VCPORA and FQC letter to BZA re 528 Bienville
January 6, 2010
City of New Orleans
Board of Zoning Adjustment
City Planning Commission
1340 Poydras Street, Suite 900
New Orleans, LA 70112
Re: 528 Bienville Street
Zoning Docket Number 240-09
We write on behalf of French Quarter Citizens, Inc. (FQC) and Vieux Carré Property Owners, Residents and Associates (VCPORA), French Quarter community organizations that work to preserve the quality of life in the Vieux Carré’ neighborhood, its historical character and architecture.
At the BZA’s December 14 meeting, FQC and VCPORA spoke in opposition to the applicant’s request for a deferral and indicated that they were prepared to comment in opposition to the applicant’s request for the waiver of the French Quarter height restrictions to permit a height of 74.6’ on a building already exceeding the 50’ height limit.
As FQC wrote Vieux Carré Commission (VCC) Chair Dr. Ralph Lupin on September 17, 2009, French Quarter Citizens has consistently opposed granting permission for buildings to exceed the 50 foot height limitation. The character of the French Quarter depends vitally on maintenance of its prevailing low-rise architecture, which has shaped the French Quarter for hundreds of years. It goes hardly without saying that the test applied to applications to exceed this limit must be high indeed.
We maintain that the applicant’s proposal does not meet the standards for granting a zoning variance set out in Section 14.6.4. Standards for Variances.
1. Special conditions and circumstances exist which are peculiar to the land, structure, or building involved and which are not applicable to other lands, structures, or buildings in the same zoning district.
There are no such special conditions or circumstances peculiar to the structure at 528 Bienville; indeed, research demonstrates that 20 structures (see attachment for addresses and images) in the immediate vicinity of 528 Bienville, and sharing its physical characteristics. They would presumably be able to cite any waiver granted to 528 Bienville as justification for similar treatment. Moreover, we believe that lack of recreational or open space do not constitute justification for granting a waiver of the height restriction.
2. Literal interpretation of the provisions of this Ordinance would deprive the applicant of rights commonly enjoyed by other properties in the same district under the terms of this Ordinance.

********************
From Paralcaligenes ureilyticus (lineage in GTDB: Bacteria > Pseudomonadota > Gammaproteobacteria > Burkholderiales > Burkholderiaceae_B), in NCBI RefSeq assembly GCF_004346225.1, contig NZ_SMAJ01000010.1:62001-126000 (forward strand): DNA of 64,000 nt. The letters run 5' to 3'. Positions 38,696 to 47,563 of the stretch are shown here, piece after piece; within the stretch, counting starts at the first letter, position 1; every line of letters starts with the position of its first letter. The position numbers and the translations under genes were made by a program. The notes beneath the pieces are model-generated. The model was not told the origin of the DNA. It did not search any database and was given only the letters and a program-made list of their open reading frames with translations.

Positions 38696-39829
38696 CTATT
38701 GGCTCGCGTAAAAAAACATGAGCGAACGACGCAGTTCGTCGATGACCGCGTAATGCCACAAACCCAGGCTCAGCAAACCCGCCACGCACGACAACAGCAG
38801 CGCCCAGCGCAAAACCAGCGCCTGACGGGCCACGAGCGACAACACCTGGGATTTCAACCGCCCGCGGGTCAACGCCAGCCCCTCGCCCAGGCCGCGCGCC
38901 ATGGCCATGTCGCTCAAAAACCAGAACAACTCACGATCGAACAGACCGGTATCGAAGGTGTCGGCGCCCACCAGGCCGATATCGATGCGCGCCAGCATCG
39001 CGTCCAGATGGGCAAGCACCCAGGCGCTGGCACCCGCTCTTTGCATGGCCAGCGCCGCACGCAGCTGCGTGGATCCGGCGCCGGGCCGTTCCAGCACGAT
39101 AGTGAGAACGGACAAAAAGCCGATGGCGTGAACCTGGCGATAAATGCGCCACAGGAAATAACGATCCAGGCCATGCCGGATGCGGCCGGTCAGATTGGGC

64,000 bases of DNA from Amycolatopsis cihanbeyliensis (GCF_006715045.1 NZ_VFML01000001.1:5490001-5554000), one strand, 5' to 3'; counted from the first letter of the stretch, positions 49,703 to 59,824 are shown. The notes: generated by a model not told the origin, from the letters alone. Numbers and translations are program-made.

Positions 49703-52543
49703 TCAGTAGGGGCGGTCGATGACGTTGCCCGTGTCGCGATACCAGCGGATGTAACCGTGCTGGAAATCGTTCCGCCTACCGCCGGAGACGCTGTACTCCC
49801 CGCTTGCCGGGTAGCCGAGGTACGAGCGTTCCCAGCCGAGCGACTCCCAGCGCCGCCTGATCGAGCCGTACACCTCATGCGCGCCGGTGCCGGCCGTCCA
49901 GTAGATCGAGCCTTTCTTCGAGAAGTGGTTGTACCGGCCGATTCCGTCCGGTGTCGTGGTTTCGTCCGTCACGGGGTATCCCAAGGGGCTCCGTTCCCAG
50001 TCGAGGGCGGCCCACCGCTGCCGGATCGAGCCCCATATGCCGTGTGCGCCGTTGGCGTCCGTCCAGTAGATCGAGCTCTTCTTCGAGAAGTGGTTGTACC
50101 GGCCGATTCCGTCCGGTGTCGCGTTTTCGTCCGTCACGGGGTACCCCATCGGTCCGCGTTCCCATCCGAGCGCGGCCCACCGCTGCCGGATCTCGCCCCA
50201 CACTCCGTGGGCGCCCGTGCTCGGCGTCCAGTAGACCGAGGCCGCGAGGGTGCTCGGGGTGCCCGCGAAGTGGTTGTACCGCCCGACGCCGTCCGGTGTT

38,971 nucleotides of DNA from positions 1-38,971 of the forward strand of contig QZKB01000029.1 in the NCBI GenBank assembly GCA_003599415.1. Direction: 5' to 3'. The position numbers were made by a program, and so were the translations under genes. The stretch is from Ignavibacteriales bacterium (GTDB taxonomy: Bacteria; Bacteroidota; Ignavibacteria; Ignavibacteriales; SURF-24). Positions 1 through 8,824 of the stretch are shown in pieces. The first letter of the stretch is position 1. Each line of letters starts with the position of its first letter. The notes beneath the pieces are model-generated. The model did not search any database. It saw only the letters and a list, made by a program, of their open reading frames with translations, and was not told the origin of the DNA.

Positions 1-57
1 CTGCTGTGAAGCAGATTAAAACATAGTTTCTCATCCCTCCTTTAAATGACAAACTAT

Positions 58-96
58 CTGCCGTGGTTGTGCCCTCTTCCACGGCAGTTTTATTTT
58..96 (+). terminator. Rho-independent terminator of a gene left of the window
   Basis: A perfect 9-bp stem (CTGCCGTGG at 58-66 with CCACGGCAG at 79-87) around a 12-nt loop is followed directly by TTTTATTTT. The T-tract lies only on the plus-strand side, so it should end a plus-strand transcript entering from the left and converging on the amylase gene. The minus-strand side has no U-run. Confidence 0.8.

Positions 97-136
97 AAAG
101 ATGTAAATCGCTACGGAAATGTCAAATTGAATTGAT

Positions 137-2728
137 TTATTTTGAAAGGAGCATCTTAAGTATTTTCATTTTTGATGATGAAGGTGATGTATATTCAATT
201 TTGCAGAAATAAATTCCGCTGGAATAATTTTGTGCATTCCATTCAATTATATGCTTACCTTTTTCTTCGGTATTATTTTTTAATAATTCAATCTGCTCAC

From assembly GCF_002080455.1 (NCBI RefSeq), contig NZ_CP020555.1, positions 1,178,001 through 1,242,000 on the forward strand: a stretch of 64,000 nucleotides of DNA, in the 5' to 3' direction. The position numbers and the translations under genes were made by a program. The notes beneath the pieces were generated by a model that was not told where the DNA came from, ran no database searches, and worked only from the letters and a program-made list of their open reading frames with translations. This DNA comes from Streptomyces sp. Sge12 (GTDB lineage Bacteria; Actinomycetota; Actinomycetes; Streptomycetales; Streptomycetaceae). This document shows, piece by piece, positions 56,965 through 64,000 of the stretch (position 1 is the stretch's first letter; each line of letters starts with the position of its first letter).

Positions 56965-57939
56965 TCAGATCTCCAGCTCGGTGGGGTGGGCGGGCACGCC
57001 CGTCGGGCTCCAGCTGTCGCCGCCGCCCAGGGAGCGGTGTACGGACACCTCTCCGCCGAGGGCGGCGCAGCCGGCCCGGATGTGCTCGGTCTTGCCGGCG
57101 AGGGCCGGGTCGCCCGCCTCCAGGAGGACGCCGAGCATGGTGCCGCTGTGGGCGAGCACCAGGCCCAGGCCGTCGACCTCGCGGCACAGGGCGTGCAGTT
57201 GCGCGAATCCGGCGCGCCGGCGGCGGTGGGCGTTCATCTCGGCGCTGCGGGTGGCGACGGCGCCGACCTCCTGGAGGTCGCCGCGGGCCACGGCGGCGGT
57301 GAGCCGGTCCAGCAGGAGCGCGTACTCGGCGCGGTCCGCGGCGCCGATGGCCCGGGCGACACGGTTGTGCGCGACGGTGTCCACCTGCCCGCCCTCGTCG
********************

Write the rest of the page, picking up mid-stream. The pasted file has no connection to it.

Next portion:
No other properties in the same district commonly enjoy relief from plain language of the law that prohibits that building heights exceed 50 feet.
3. The special conditions and circumstances do not result from the actions of the applicant or any other person who may have or had interest in the property.
There are no special conditions or circumstances, and thus none that result from the actions of the applicant or any other person.
4. Granting the variance requested will not confer on the applicant any special privilege which is denied by this Ordinance to other lands, structures, or buildings in the same district or similarly situated.
Granting the variance would indeed confer on this applicant a special privilege that is denied by the plain language of the Ordinance to other properties. The language relating to height limitations in the French Quarter is unambiguous; the applicant seeks treatment that would not be readily granted to other buildings similarly situated.
5. The variance, if granted, will not alter the essential character of the locality.
The architectural character of the French Quarter rests heavily on the height limitation. Granting the waiver thus undermines adherence to this essential tenet crucial to maintaining the tout ensemble of the Quarter. This is particularly important because the building is not unique, and the precedent created by granting the variance could be widely cited for similar structures.
6. Strict adherence to the regulation for the property would result in a demonstrable hardship upon the owner, as distinguished from mere inconvenience.
The proposed rooftop structure is purportedly to be used to shelter recreational activities. The owner would suffer no demonstrable hardship by not granting the height waiver. The building could be used for habitation, its intended purpose, with no diminution in the habitable area.
7. The purpose of the variance is not based exclusively upon a desire to serve the convenience or profit of the property owner or other interested party(s).
Indeed, the property owner has stated that the purpose of the structure is for the convenience and pleasure of the owners. To the extent that “convenience” can be translated into economic terms, it would presumably enhance the owners’ potential profit upon resale.
In sum, the applicant’s application for waiver of the height limitation clearly fails the tests enumerated in the BZA’s criteria 1–7. Accordingly, the BZA has no course but to deny the application with prejudice.
Brian R. Furness, President
French Quarter Citizens
Ann Masson, President